Ear seeds are a longtime practice in traditional Chinese medicine and fall under the acupuncture umbrella. They are small pellets about the size of mustard seeds that apply continuous pressure to specific points on the ear to stimulate various mental or physical effects. While not all ear seeds are the same, they typically come pre-attached to adhesive paper for easy application. The metals or materials they are made of can also vary from actual plant seeds to 24K-plated magnets (like the ones I got). And much like acupuncture, what healing benefits you want to get out of it determines the exact placement: There's a spot for the upper back, liver, kidney, neck, and so forth. And the points or combination of them can also address different behaviors: anxiety, insomnia, quitting smoking, or just daily stress.

Most TCM experts will recommend you see an acupuncturists for placement, at least for the first few times, as it's a very precise art. But, if you feel confident in your own hands, you can also do it yourself. A quick Google search will show you plenty of at-home kits and tutorials, including Vie Healing's own set (which you can get here for $34).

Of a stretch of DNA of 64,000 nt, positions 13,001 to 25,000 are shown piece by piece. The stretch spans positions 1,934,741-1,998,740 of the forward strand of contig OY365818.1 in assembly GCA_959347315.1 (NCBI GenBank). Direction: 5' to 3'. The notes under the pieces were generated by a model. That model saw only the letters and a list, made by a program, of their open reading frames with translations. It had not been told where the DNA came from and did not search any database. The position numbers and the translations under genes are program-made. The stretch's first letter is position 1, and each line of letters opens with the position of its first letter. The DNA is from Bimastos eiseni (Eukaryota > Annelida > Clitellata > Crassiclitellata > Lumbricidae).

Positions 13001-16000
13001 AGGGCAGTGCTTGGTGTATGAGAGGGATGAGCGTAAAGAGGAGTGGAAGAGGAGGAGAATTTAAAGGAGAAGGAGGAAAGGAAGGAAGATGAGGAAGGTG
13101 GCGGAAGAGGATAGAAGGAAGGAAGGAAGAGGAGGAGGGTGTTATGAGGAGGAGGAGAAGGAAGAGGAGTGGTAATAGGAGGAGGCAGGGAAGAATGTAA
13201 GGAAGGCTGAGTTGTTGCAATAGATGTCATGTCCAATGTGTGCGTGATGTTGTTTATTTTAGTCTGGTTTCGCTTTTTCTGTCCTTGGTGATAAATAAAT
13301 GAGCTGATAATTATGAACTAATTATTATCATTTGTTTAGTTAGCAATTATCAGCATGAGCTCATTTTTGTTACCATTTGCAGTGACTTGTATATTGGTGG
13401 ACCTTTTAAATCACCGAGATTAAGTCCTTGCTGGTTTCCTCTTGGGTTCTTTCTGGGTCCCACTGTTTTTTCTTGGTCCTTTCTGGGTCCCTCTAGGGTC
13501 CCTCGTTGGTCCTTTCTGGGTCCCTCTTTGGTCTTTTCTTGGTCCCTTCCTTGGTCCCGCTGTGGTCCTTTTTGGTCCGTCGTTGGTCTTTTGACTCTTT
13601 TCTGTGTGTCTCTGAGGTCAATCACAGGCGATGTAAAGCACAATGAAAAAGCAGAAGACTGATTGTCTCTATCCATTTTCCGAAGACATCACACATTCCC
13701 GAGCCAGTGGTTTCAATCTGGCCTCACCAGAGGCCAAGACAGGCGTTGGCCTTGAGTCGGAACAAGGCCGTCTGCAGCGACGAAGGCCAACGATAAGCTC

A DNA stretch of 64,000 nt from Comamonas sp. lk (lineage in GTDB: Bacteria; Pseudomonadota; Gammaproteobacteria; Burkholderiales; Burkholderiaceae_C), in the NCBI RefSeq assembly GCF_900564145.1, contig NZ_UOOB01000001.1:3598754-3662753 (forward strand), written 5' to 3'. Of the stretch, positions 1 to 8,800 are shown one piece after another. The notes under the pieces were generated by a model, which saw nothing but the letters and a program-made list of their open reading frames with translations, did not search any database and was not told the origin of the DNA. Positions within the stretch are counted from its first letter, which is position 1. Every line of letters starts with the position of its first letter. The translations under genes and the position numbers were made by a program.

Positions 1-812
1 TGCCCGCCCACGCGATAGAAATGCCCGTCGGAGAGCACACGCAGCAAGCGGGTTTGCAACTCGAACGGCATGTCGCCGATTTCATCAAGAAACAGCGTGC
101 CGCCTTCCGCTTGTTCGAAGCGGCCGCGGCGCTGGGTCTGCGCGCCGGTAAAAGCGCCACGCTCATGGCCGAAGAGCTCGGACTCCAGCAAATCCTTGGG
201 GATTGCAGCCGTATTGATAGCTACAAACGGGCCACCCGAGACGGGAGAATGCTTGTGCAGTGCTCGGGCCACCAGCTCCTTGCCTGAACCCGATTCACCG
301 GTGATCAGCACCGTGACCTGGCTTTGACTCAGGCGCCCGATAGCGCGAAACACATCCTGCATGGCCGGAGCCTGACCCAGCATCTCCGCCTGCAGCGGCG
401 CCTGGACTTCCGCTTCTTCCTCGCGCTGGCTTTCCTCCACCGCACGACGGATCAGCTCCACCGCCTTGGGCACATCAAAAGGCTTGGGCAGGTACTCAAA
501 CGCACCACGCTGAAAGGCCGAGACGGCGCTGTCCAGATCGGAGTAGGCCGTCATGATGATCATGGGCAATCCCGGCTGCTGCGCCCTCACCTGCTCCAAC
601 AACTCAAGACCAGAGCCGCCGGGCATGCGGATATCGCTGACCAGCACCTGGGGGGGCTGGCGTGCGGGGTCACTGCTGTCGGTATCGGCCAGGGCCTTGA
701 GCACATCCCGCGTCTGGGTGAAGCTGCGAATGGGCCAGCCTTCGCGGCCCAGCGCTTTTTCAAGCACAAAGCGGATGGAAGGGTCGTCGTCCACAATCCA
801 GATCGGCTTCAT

Fast-forward to my appointment. "So what we're about to do is place these little seeds on pressure points on your ear that send signals to the reflex centers of the brain to relax your nervous system," she says. "You have four main interventions in your ear, and they send signals directly to the brain. The distance is so close, it happens almost instantly."

She explains to me that her specific seeds are 24K-gold-plated magnets, which she says improve circulation. "Because these are magnets, you get that micro-stimulation over that five-day period," she tells me. "You don't need to manipulate them—you can if you like playing with them, but it's not necessary." Most seeds require applying pressure throughout the day—or when you need it—for the intended effect.